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Tax credits are good only if they work

The idea behind state tax credits is to encourage investment in West Virginia. An effective tax credit program strengthens the state's economy by increasing economic activity in a particular industry, growing employment and enlarging the overall tax base.

It's a reasonable concept - if it works.

The key is knowing whether or not it works.

The West Virginia Legislature took the right step in the 2013 session by removing a two-year-old tax credit on flex-fueled vehicles.

The credit was originally intended to encourage investment in natural gas-fueled vehicles - promoting use of an abundant state resource.

It went sour when other types of fuel, primarily ethanol and gasoline mixtures, were added. Use of those additional fuels bring little or no additional economic benefit to West Virginia.

And the broad nature of the tax credit produced a shortfall in automobile sales tax revenues that may ultimately total as much as $100 million.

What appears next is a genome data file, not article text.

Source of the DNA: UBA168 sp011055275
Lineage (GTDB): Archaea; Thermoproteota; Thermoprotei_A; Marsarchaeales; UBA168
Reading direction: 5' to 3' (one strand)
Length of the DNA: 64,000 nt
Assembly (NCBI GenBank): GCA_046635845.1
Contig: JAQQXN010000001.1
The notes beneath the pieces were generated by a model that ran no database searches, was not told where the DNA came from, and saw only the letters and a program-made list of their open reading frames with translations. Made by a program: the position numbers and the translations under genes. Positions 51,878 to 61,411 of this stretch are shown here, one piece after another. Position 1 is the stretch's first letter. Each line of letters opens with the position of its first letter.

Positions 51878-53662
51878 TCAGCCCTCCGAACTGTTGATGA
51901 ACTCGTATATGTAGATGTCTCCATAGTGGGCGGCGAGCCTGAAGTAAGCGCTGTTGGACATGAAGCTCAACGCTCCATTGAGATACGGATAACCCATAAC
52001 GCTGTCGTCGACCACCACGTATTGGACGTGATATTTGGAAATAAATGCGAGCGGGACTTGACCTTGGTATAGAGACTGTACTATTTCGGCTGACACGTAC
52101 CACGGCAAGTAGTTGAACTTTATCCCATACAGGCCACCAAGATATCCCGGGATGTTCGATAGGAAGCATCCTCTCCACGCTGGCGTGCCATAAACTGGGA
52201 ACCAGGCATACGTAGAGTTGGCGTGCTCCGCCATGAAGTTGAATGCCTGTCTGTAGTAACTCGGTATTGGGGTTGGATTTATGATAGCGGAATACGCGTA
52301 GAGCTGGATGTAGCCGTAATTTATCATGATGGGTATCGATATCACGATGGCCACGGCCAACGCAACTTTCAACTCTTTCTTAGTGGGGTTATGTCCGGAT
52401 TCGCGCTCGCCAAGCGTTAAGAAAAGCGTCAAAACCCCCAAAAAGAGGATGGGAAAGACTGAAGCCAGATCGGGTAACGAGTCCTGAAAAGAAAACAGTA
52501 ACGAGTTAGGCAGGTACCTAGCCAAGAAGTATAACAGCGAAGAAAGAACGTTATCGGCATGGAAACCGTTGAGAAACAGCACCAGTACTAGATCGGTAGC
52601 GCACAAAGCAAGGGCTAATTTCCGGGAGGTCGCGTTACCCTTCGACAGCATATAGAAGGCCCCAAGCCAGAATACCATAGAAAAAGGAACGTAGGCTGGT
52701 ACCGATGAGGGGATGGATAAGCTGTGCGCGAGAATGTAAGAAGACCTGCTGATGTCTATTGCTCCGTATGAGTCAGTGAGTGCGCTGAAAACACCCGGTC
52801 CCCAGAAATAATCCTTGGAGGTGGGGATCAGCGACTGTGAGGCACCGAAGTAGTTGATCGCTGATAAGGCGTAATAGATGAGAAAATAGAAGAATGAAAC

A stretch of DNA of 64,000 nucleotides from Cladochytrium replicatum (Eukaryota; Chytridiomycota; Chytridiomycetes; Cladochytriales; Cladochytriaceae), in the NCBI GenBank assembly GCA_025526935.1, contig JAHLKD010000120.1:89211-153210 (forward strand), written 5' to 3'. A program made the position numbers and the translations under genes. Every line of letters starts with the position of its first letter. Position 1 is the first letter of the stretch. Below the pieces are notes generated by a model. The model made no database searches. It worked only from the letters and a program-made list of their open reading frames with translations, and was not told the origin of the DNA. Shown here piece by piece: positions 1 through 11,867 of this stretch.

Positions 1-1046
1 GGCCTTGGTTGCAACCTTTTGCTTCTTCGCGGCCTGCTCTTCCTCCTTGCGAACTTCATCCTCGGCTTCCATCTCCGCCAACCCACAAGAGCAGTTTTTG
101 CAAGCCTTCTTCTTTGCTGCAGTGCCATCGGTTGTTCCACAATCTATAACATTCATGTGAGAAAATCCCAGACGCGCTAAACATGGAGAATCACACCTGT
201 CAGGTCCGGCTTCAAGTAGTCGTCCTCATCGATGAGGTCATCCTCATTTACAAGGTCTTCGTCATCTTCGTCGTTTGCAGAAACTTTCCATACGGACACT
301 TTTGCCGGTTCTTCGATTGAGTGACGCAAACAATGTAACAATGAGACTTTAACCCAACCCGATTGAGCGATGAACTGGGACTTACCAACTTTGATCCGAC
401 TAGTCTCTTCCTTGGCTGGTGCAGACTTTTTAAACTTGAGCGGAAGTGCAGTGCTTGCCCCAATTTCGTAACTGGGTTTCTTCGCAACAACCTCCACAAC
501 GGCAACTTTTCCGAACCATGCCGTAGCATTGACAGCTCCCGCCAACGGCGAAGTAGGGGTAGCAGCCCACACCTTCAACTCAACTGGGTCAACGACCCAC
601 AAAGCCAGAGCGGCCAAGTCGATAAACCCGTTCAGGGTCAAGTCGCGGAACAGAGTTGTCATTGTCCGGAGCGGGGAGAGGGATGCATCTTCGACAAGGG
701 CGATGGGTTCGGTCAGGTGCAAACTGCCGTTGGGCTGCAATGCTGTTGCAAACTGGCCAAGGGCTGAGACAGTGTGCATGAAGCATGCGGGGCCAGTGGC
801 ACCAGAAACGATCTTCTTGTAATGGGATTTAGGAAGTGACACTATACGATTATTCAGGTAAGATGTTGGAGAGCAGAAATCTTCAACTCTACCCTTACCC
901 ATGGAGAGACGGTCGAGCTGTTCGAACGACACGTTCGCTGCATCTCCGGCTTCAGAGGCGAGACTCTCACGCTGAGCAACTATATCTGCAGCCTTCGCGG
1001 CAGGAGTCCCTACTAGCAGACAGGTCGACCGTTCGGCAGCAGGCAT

A state facing another possible $250 million budget gap doesn't need that.

The state has reviewed tax credit programs before, albeit on a spotty basis. According to the 2006 report of the West Virginia Tax Modernization Project, the state eliminated 10 ineffective tax credits, enacted three new ones, and updated three existing credit programs in 2002.

Still, tax credit programs need to be thoroughly evaluated and their results reported to the Legislature every year. Tax credit programs that work can be kept, and those that are ineffective should be terminated or revised.

Ideally, the state needs an effective and fair system of taxation that stimulates business investment while also bringing in adequate revenue without the need for specific credits that favor one industry or another. Such a system may bring the state's ranking on Forbes "Best States for Business" list up from its current 45th.

Tax credits can be effective, particularly when West Virginia is competing for business with other states, or when lawmakers see the need to support a fledgling industry or a new technology that holds much in-state promise.

Still, they should be used on a limited basis and should be terminated when they are not effective.

A tax credit needs to be a tool to spur investment and boost economic activity, not simply a tax giveaway.

 


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